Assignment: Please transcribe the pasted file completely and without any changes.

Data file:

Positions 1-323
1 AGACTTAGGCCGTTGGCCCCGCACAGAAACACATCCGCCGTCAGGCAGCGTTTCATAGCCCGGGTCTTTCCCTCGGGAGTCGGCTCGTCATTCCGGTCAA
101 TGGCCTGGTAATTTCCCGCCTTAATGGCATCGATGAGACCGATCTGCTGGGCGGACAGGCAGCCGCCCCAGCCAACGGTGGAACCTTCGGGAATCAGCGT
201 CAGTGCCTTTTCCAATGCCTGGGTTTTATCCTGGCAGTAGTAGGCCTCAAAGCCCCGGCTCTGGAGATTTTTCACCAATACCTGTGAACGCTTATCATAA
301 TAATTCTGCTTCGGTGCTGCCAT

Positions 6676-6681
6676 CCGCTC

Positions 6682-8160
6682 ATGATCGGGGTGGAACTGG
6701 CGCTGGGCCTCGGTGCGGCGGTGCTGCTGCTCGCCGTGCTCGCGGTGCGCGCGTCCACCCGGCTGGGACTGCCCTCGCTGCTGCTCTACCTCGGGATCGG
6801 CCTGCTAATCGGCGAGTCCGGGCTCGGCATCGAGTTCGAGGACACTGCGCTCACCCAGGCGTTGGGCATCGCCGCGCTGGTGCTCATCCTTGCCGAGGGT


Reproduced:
Positions 1-323
1 AGACTTAGGCCGTTGGCCCCGCACAGAAACACATCCGCCGTCAGGCAGCGTTTCATAGCCCGGGTCTTTCCCTCGGGAGTCGGCTCGTCATTCCGGTCAA
101 TGGCCTGGTAATTTCCCGCCTTAATGGCATCGATGAGACCGATCTGCTGGGCGGACAGGCAGCCGCCCCAGCCAACGGTGGAACCTTCGGGAATCAGCGT
201 CAGTGCCTTTTCCAATGCCTGGGTTTTATCCTGGCAGTAGTAGGCCTCAAAGCCCCGGCTCTGGAGATTTTTCACCAATACCTGTGAACGCTTATCATAA
301 TAATTCTGCTTCGGTGCTGCCAT

Positions 6676-6681
6676 CCGCTC

Positions 6682-8160
6682 ATGATCGGGGTGGAACTGG
6701 CGCTGGGCCTCGGTGCGGCGGTGCTGCTGCTCGCCGTGCTCGCGGTGCGCGCGTCCACCCGGCTGGGACTGCCCTCGCTGCTGCTCTACCTCGGGATCGG
6801 CCTGCTAATCGGCGAGTCCGGGCTCGGCATCGAGTTCGAGGACACTGCGCTCACCCAGGCGTTGGGCATCGCCGCGCTGGTGCTCATCCTTGCCGAGGGT